DFPSR: David Piuva's Software Renderer is a static C++ library for graphics and user interfaces. You don't need to install OpenGL or any third party media layer. Replace all of that with one static library that calls the system directly and actually works. No more missing drivers, complex extension wranglers, feature flags, awkward legacy limitations, closed proprietary features, driver bugs, blue-screen crashes, shader dialects, random funky colors, failed pixel alignments, incompatible screen resolutions... This library takes the safe route and still gets more than enough performance for most needs.
miniglut: MiniGLUT is a subset of GLUT (or more precisely a subset of FreeGLUT) implemented in a single C source file, without any non-essential dependencies, not even the C library. You can use MiniGLUT by simply dropping two files: miniglut.h and miniglut.c into your project source tree, or by building MiniGLUT as a static library and linking with it.
Cute Asset Pipeline: Cute Asset Pipeline is a tool for transforming raw PSD files into a PNG texture atlas. Cute Asset Pipeline also allows you to manage metadata about your game assets, such as animations and tags. It comes with a GUI for easily managing your assets as well as a CLI program to make exporting inside build steps a breeze.
msf_gif.h: I often found myself wanting to be able to recording gifs straight out of a game or other application, but existing tools and libraries are severly lacking in a number of ways for that use case, so I wrote this library to solve the problem once and for all.
MPlay3 - MP3 Music Player: MPlay3 is a music player that lists and plays all .mp3 files in a given folder. It lists all Genres, Artists, Albums and Songs in four different columns. If one or multiple entries in a column are selected all subsequent columns will be adjusted to only display the entries corresponding to the selected ones.
C3: C3 is a systems language based on C. It tries to be an evolution of C, improving on what C can't easily change for legacy reasons while retaining its syntax and feel.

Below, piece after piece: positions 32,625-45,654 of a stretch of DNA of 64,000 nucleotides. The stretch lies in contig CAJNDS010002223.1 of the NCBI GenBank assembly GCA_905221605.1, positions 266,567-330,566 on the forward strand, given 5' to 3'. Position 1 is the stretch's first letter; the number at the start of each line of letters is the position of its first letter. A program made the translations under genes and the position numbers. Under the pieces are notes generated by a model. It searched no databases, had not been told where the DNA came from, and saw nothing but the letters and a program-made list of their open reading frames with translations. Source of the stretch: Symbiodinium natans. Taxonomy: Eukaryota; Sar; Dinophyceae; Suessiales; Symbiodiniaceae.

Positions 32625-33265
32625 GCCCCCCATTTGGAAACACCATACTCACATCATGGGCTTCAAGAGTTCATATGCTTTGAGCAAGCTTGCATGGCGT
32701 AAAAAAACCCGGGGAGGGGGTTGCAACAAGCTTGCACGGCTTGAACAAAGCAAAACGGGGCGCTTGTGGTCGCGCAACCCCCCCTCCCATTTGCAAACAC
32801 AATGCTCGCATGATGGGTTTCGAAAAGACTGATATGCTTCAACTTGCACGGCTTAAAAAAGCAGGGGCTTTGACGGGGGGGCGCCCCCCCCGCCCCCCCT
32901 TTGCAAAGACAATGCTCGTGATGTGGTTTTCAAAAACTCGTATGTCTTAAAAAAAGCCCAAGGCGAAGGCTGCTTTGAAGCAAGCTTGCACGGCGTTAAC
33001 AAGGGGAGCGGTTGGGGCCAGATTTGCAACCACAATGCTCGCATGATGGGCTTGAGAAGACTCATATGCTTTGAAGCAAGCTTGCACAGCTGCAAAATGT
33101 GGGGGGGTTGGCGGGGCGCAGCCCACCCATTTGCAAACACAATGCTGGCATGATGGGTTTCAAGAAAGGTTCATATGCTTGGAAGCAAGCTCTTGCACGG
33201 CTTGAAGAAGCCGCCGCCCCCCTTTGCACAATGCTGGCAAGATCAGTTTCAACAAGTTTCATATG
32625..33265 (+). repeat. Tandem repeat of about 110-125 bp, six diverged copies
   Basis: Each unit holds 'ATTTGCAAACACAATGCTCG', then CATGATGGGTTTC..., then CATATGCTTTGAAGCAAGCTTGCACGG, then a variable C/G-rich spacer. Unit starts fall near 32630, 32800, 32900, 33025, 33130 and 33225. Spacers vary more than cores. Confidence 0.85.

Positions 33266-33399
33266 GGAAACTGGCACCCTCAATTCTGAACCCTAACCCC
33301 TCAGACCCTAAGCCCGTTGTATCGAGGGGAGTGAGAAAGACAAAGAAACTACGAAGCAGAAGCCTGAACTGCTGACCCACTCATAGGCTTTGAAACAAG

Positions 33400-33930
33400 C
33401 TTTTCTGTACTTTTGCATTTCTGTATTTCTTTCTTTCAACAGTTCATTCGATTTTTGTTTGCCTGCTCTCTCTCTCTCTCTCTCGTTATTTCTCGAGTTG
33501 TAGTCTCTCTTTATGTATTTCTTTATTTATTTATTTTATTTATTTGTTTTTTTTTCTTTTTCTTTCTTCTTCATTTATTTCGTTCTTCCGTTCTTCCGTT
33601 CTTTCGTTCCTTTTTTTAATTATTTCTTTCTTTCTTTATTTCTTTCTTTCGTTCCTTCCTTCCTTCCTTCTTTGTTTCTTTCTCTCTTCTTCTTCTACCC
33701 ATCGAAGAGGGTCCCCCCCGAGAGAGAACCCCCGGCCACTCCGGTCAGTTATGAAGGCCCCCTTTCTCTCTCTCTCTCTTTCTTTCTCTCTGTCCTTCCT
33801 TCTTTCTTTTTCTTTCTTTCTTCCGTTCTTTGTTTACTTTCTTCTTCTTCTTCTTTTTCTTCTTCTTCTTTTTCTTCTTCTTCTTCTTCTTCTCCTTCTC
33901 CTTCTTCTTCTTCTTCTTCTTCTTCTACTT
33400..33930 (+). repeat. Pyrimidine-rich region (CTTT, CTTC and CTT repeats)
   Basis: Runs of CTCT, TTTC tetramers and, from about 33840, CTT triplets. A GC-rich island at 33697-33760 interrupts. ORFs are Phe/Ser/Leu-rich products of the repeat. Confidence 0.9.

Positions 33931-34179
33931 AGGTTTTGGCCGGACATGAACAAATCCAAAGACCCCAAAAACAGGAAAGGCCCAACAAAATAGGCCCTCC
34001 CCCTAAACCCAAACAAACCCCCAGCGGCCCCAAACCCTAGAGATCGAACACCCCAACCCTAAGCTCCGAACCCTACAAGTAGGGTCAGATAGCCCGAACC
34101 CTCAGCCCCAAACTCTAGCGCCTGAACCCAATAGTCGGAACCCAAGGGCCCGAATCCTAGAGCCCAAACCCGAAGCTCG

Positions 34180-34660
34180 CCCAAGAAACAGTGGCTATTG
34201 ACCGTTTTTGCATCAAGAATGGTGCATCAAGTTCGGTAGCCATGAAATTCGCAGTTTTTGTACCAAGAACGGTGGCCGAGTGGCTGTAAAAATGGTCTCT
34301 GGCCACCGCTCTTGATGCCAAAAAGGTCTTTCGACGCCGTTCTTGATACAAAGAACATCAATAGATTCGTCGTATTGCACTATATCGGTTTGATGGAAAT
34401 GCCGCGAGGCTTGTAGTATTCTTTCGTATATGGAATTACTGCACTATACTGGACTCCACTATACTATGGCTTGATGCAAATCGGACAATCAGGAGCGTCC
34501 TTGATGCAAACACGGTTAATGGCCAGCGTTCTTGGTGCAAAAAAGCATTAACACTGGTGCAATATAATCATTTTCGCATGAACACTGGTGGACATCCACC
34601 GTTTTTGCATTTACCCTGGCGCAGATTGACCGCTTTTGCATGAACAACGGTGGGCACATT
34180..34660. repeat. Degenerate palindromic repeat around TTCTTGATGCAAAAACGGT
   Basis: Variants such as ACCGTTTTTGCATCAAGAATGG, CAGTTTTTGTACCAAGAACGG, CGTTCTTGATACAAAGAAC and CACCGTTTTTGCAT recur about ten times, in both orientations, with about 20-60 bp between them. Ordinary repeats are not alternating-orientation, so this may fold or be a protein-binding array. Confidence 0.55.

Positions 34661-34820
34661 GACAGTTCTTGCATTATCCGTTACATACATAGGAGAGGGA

Pepper Editor: Pepper is an experiment of mine to simplify code editing from the terminal. It’s mission is to be a minimal and fast code editor with an orthogonal set of both editing and navigation features.
Sir Happenlance and the Spear of Density: As an esteemed Knight of the Rotund Table, your trusty lance is the only thing you can, well, trust. Use it to impale your enemies, knock arrows out of the sky, and fling yourself to victory. Fight your friends, or fight alongside them, in online versus or co-op multiplayer.
Meta Assembly Language: Meta assembly language aims to provide the developer flexibility to adjust every step of the compilation process. Tokenization, parsing, type checking, optimizations, instruction generation, and binary output should be accessible and augmentable.
Community Showcase Highlights
As Ben told you last time, the website is now featuring an integration with the #project-showcase server on the Discord server. This is a place where community members can post showcases of their projects and what they've been working on, and Ben and Asaf worked very hard on getting that same content visible on the home page of the website and user profiles, while I stood by and did nothing. What I can do, however, is share a few great highlights that I don't think you should miss.
Community member TheSandvichMaker has not been making sandviches, but he has been making some incredible progress with his ray tracing renderer. Here's a quick preview:
Martijn Courteaux showed off some color modification preset settings in SilverNode. Running in real-time, as always! Check it out here.
Phillip Trudeau gave us a sneak peak into the progress that has been made on Sir Happenlance and the Spear of Density.
Of course, that's not an exhaustive list... There are far too many awesome posts to check out for me to list them all off to you here, those are just a few ones that I liked. To check out all of them, go to handmade.network/showcase!
That's all for now. Talk to you again soon!